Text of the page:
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Commentary on The Capital Markets- Category [Technology]

God I hate this crap spewed on the TeeVee.

Let's dispense with it right now -- there's a ****ing craze going on with "wearable" tech, such as the "Fitbit" and similar.  Apple is of course allegedly introducing a "smart watch", there are those that link to Android, and similar.

I've used a stand-alone product now for about four years in pursuit of my running and cycling.  I doubt I will ever be interested in one of these so-called "smart" devices, and I expect all of them to be huge fails in the marketplace.

The issue is format, comfort and data display.  The needs of someone who wants a watch on their wrist for everyday use are drastically different from those who want a "workout partner."  Among other things the sort of stylistic bands and such that are found on "everyday" watches are either uncomfortable or will actually cut you during vigorous exercise.  Simply put "style" is grossly inappropriate for workout use; you need rounded corners on your timepiece along with a soft band that securely anchors the device on your wrist and neither cuts into it or allows the device to move, as if it slides around it will chafe and, eventually, bloody you.

Second, data display.  I want four items of data "in my face" whenever I glance at my watch while working out.  I want the data immediately and without having to press buttons or wait.  For running that's the current lap pace, the last lap pace, the total distance consumed and (if I have the strap on) my current heart rate. That's it, but there's a problem here because I need all four and many of these so-called "universal" timepieces can only display two or three.  Three is not four and I need all four pieces of data when working out to know where I am and how I'm doing in meeting my goals.  When running I further want laps automatically tallied off on a per-mile basis; I rarely (except when racing, of course) have them marked on my route so I can press a button to manually do so.  You'd be shocked at how many so-called "GPS running watches" cannot give you one mile lap splits automatically!

When cycling I want current speed, distance covered and, again, heart rate.  If I had a cadence or power sensor (I have neither) I would want those.  Again that's four.  And again, most of these devices show three -- or less.  A display that "cycles through" is worse than useless; if I have to do more than glance at my timepiece while running it upsets my cadence and while cycling it's downright dangerous and can lead to a crash, just like fidding with your phone to read a text can when driving.

I don't do Tri stuff, so swimming doesn't matter to me, but if you are into Triathlons then some sort of accurate swim recording is a problem, because GPS signals don't work underwater -- and guess where your arm is a good part of the time when swimming?  There are a few specialized devices that claim to have solved this problem; I don't do this particular sport so I can't comment on that with any sort of actual knowledge.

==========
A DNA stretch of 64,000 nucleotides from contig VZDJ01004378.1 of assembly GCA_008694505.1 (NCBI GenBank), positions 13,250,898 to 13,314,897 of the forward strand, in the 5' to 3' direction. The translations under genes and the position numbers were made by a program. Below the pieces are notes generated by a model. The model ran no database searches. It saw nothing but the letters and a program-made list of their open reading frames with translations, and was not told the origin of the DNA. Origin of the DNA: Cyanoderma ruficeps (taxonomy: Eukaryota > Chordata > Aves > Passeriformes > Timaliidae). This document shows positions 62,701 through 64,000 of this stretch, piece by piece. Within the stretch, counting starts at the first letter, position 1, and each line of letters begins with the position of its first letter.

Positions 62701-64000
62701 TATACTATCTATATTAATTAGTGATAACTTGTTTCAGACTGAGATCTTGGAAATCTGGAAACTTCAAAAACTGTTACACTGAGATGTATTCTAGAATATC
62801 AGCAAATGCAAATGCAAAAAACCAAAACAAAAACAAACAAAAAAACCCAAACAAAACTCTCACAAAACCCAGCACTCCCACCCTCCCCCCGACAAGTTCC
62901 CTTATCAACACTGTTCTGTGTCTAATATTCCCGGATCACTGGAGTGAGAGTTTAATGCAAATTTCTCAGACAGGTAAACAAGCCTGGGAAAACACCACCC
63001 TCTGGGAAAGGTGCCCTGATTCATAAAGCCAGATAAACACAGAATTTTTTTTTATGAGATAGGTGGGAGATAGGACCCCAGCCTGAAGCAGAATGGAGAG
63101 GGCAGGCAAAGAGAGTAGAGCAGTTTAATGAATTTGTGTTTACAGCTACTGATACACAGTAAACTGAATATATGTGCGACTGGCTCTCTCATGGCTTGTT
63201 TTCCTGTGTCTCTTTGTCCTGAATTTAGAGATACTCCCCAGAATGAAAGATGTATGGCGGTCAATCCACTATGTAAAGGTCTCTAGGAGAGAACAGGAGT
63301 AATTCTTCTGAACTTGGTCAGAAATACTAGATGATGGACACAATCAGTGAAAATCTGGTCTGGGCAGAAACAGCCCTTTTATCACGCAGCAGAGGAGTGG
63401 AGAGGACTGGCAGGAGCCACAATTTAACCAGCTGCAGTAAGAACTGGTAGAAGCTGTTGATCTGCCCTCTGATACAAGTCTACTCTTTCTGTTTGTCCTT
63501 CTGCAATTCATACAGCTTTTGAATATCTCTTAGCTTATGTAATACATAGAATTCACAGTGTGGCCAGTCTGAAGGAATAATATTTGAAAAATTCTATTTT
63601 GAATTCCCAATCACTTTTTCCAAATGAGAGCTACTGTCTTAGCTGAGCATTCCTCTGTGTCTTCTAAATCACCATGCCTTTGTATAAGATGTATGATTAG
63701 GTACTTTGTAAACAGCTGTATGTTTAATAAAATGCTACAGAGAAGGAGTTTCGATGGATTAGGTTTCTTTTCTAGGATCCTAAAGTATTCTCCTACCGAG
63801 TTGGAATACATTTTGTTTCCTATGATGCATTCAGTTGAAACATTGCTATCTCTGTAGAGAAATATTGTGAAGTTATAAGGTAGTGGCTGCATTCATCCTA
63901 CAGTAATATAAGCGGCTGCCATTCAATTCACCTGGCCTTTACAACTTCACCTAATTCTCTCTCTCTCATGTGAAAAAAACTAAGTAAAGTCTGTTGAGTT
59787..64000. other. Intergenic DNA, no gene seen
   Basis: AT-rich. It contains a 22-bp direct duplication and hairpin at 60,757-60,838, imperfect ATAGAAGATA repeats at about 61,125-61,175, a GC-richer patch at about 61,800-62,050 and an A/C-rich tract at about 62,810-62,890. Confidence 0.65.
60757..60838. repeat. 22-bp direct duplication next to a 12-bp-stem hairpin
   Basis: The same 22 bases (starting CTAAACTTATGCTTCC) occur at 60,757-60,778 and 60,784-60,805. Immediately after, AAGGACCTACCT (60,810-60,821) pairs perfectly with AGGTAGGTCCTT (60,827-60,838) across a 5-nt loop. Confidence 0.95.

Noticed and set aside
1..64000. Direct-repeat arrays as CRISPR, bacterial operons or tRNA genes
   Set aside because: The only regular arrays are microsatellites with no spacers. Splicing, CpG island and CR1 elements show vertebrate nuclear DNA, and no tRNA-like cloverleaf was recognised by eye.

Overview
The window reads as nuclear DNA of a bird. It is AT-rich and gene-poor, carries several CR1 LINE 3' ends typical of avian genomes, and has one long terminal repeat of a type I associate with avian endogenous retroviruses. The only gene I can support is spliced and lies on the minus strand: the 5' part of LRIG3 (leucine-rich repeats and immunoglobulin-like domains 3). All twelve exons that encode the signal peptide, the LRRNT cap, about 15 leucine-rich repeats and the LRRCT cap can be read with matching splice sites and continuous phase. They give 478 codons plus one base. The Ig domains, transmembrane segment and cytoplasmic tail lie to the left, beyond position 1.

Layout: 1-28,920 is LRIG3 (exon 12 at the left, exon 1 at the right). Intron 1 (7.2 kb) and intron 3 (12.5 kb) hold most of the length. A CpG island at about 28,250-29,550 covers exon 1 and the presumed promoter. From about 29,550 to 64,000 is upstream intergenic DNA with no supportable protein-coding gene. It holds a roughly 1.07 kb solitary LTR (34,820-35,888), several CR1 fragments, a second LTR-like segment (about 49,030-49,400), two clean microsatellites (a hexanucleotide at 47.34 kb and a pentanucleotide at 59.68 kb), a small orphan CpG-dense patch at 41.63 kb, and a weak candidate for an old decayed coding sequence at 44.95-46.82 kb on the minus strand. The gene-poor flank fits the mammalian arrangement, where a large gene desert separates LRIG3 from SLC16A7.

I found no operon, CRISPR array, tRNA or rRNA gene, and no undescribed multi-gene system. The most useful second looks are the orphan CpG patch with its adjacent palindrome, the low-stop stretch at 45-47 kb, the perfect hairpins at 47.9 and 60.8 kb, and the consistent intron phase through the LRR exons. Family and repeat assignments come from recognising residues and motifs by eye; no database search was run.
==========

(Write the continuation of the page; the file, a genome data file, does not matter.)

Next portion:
All of the above causes a problem because having the data I want displayed clashes with a "nice, neat, trim" appearance.  I have recently switched to a Garmin 310XT from the 305; the two are more similar than different.  But nobody's going to mistake the 310 or 305 for a fashion piece; they're functional devices that do a job, but you sure as hell won't wear one with your business suit or dress!

Then there's another problem -- data security.  I'm more than a bit uncomfortable with having my timepiece integrate with anything outside of my direct control.  It's bad enough to have my phone on and pinging all the time but this sort of data is quite valuable, and who's to say it will remain yours -- and yours alone?  I don't know that there's an answer to that general issue, incidentally, but you ought to think about it quite carefully before you concede that these sort of devices are a good idea for you.  At least with my running and cycling watch I can keep all the data it collects locally if I so choose.  Not so much with some of the newer ones, and definitely not with the so-called "integrated" smart watches.

And finally, there's price.  The 310XT is now available at a rational cost.  Many of the higher-end watches in the "fitness" arena are just plain outright ridiculous when the financial side of things is considered.  I find it fascinating that marketing folks believe people will pay upwards of $400 for a workout watch that has a non-replaceable battery with a limited cycle life -- typically 300 or so cycles just as with a cellphone, since they all use the same lithium battery technology.  I note that I have cut open my 305 once already to replace the battery -- Garmin wanted $80 to swap it, which is outrageous considering that the battery itself is a whole $5 piece.  If you work out daily and charge the watch every couple of days you're talking about getting one or two years of life out of it before you bin the thing.  We as consumers need to stop tolerating that sort of crap; there's no reason not to put the battery behind a screwed-down, O-ring sealed door so it can be replaced in the field at a rational cost.

I know people will argue that nobody cares about privacy any more, and perhaps they're right.  But you can't get around the other problem -- functional issues related to size and style and which clash in a serious way with an attempt to use these devices for any sort of intended purpose when it comes to working out, along with their price.

Yet that's a huge part of how they're being marketed -- as some sort of device that will help you across your daily activities, including your daily workout routine.

I'm not buying what they're selling.

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